Dear Commons Community,
K-12 Inc., the for-profit, online education company, founded by former Goldman Sachs executive Ron Packard and former United States Secretary of Education and right-wing talk show host William Bennett in 1999, has been in the news lately for the wrong reasons. As reported in Capital and Main:
“The latest sign that the nation’s 14-year romance with the for-profit cyber charter industry might be cooling came this summer when the Board of Trustees for Pennsylvania’s scandal-plagued Agora Cyber Charter School discussed completely severing its relationship with K12 Inc., the nation’s largest for-profit cyber charter management and curriculum supplier.
The action came nearly three weeks after an August 5 vote by Agora’s board to not renew its management contract with the online learning giant beginning with the 2015-16 school year.
Agora had been the jewel of K12’s 29-state network of virtual charters, accounting for 14 percent of the company’s annual revenues of $848.2 million. So when news of the August 5 decision came to light during an August 14 K12 Fourth Quarter investor conference call, it sent K12’s high-performing stock into a nearly 13-point tailspin.
Investors had already been skittish following an avalanche of recent setbacks for the company, including:
- Last year’s loss of a management contract at Colorado Virtual Academies (COVA) — that state’s largest cyber charter — for the 2014 school year after complaints by parents and COVA about the company’s mismanagement of resources and misplaced priorities.
- Last month’s order by Tennessee’s education commissioner for the closure of K12′s affiliate there, Tennessee Virtual Academy, at the end of the 2014-15 school year, citing its dramatically poor academic performance.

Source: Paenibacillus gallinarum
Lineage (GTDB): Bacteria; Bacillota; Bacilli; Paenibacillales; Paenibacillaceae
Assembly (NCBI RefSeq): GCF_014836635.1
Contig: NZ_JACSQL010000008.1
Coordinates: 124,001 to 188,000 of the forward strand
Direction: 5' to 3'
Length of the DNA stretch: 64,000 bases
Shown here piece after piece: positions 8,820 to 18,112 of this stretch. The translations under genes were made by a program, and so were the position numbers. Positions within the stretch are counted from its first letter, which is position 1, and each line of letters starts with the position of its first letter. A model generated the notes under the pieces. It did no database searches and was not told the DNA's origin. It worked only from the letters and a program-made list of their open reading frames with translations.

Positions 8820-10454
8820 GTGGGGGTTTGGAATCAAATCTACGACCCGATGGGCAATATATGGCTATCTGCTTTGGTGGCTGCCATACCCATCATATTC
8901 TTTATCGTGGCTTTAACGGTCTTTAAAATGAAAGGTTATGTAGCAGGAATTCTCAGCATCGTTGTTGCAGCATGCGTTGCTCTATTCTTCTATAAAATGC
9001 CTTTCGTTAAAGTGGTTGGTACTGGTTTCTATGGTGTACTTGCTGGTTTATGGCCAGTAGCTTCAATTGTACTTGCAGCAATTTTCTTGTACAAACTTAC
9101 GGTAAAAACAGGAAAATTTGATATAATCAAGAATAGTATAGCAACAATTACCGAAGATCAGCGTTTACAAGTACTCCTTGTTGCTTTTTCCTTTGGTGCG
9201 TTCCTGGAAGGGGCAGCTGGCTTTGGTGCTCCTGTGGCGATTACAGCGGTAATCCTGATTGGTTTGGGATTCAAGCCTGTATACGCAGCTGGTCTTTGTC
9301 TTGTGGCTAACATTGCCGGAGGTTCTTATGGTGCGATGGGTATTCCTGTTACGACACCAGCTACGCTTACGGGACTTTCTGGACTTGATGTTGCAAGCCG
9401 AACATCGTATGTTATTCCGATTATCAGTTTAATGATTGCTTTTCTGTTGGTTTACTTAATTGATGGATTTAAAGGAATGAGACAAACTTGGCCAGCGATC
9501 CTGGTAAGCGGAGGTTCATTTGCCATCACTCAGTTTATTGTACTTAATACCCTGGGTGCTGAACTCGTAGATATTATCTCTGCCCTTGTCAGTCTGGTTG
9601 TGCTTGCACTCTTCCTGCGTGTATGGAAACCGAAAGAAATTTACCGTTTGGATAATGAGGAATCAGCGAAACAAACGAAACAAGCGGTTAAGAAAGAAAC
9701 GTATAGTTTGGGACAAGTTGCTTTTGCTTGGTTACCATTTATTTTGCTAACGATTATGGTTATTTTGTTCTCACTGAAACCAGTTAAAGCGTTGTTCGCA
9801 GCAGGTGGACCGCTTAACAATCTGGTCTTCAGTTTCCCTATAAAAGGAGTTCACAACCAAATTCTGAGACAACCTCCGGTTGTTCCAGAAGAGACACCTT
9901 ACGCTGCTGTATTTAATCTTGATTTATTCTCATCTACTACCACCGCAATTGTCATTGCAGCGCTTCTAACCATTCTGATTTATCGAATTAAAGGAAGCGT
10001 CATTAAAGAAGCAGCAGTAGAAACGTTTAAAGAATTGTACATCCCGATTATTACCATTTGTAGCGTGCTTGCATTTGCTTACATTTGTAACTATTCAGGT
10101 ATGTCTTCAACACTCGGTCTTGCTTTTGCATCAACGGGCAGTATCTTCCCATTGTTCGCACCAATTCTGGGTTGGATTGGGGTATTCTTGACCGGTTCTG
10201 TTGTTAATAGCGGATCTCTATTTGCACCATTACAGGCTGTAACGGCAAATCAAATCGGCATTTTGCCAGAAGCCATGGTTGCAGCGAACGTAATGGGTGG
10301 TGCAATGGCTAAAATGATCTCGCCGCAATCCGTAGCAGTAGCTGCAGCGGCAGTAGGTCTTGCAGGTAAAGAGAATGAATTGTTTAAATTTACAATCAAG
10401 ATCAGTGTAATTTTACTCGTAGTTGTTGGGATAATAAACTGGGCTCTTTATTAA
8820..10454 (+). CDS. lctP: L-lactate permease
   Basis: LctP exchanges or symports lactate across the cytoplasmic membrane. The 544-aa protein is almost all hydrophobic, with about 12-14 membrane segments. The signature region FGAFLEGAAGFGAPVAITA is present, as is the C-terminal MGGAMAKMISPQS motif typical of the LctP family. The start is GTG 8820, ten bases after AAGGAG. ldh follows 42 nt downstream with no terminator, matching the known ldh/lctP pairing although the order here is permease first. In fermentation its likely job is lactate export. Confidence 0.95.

- This spring’s formal opinion by New Mexico’s Attorney General that a Farmington, NM-based K12 affiliate is in violation of a state law forbidding a for-profit company’s involvement in managing a charter school.
- April’s decision by the National Collegiate Athletic Association (NCAA) that it would no longer accept coursework from 24 virtual charters that use K12 to provide their online curriculum, including both Agora Cyber Charter and California’s largest online charter network, the California Virtual Academy (CAVA).
This follows scathing comments by hedge fund manager Whitney Tilson who announced he was shorting K12 Inc. stock, effectively betting that the company would fail with an unsustainable education model.Tilson said in a presentation document that although average revenues per student were on the rise and the concept of online education has “strong political support, especially among Republicans” as well as “enormous buzz,” “K12’s aggressive student recruitment has led to dismal academic results by students and sky-high dropout rates, in some cases more than 50% annually” and “there have been so many regulatory issues and accusations of malfeasance that I’m convinced the problems are endemic.”
The efficacy of the model has also been questioned by the company’s shareholders in a lawsuit alleging that the firm violated securities law by making false statements to investors about students’ performance on standardized tests and boosting its enrollment and revenues through “deceptive recruiting,” according to the Washington Post.
This is more than a bad-hair day for K-12 Inc.